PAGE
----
The Assassination Of Richard Nixon Niels Mueller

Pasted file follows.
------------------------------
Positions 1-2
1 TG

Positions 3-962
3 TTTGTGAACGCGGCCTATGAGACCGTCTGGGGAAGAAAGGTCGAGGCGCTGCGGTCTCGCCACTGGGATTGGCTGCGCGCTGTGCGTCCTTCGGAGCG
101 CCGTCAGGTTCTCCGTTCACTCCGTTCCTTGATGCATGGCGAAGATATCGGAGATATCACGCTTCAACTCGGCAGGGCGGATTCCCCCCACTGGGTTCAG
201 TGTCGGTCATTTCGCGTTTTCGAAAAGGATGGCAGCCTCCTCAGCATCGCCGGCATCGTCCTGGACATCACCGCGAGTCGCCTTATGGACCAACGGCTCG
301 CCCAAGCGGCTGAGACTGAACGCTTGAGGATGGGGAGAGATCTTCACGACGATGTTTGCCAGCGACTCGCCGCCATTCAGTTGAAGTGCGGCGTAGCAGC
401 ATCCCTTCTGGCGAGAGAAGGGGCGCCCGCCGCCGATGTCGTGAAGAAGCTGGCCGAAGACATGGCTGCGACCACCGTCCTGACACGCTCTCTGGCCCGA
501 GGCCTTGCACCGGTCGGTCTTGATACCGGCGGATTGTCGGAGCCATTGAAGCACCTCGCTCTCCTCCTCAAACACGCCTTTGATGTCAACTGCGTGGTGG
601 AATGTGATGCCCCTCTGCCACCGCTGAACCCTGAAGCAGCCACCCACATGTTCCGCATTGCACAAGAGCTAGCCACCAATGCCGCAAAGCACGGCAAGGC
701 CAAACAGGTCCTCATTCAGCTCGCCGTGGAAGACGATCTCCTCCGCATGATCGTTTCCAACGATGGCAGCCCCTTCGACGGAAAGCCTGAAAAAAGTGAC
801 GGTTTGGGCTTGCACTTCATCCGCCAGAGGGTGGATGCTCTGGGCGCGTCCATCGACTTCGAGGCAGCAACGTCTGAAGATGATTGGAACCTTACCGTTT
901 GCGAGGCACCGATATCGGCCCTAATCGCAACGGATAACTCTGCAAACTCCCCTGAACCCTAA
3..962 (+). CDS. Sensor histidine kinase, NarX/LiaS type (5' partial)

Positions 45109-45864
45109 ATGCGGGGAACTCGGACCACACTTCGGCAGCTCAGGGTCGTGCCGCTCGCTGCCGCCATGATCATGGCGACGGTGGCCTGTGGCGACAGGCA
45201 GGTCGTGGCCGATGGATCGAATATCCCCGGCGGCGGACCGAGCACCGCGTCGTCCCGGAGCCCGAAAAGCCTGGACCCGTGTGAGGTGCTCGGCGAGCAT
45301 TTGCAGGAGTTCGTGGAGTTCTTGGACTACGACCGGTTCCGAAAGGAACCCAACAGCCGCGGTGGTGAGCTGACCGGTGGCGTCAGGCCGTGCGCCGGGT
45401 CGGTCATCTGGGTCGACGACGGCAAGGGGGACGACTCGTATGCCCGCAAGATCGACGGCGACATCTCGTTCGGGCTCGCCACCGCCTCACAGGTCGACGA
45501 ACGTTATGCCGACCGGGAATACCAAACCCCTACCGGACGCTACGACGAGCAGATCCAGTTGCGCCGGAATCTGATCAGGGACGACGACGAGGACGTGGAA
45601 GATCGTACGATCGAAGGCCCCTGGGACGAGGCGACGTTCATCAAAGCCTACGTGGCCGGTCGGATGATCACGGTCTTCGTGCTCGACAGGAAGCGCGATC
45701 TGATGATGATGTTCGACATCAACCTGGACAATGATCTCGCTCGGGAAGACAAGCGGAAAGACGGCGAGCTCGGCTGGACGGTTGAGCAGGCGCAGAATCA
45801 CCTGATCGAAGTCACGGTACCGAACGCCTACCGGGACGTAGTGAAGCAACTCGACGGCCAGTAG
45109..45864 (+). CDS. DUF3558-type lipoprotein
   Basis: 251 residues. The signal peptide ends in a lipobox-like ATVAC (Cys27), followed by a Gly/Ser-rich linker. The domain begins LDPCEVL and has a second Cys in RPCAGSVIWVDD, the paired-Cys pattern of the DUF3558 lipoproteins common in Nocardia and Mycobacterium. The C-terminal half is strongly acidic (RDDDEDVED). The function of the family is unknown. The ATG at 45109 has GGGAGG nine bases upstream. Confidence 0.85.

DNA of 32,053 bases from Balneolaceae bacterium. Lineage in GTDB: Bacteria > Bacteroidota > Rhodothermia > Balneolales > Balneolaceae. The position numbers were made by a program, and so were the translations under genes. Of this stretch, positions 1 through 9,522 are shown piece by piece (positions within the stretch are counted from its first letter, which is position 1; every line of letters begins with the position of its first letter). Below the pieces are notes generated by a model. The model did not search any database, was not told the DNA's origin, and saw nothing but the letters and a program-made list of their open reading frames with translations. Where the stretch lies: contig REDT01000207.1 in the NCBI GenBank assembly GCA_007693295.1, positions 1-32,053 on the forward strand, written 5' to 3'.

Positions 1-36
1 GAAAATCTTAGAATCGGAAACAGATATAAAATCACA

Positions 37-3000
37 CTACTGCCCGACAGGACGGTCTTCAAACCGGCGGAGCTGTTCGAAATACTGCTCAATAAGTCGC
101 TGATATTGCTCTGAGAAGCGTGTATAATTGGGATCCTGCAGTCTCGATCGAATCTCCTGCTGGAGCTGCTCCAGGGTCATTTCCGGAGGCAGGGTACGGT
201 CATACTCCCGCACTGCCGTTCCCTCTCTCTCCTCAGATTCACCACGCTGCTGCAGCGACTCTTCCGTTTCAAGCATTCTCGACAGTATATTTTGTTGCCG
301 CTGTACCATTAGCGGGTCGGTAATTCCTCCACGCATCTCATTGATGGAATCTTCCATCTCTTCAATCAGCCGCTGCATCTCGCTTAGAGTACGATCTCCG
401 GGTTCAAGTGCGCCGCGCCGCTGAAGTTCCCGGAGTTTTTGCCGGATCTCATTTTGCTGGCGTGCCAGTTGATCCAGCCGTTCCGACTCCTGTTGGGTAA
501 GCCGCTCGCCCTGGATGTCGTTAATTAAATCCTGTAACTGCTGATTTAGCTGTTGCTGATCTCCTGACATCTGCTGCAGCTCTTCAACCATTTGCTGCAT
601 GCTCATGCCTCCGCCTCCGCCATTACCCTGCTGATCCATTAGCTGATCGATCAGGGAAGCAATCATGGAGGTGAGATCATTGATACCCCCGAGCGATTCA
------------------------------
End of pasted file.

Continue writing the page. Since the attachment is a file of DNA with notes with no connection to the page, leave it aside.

I have no idea how close this film hews to the 1974 events that "inspired" it, but it's a pretty absorbing character study. Samuel Bicke (Sean Penn) is a depressed and oversensitive office furniture salesman who is obsessed with the "injustices" of the world: that people lie to sell products, that criminals like Nixon run the country, and, um, that his wife (Naomi Watts) has separated from him and doesn't want him back. His inability to separate private hurt from public opinions causes him to frequently embarrass himself (as in one cringe-inducing scene with some Black Panthers) and alienate others (as when he harasses his long-suffering ex). But he's occasionally right about the nature of capitalist America, forcing the film to alternate between sympathy for his more lucid ramblings and horror at their narcissistic applications. You're never sure if he's been destroyed or if he destroyed himself; you're caught in a tangle of conflicting emotions as he fails again and again to fit the world into his psychotic measure, and by the time he attempts to hijack a plane (the attempted assassination of the title), you don't know whether to slap him or hug him. The film has its flaws: Penn's performance is a little too obvious in its method austerity, some of the supporting roles are broadly drawn, and Nixon appears to be on television 24 hours a day. But its approach is fairly complex by biopic standards and makes the film more than just a Taxi Driver retread. (Th!nk)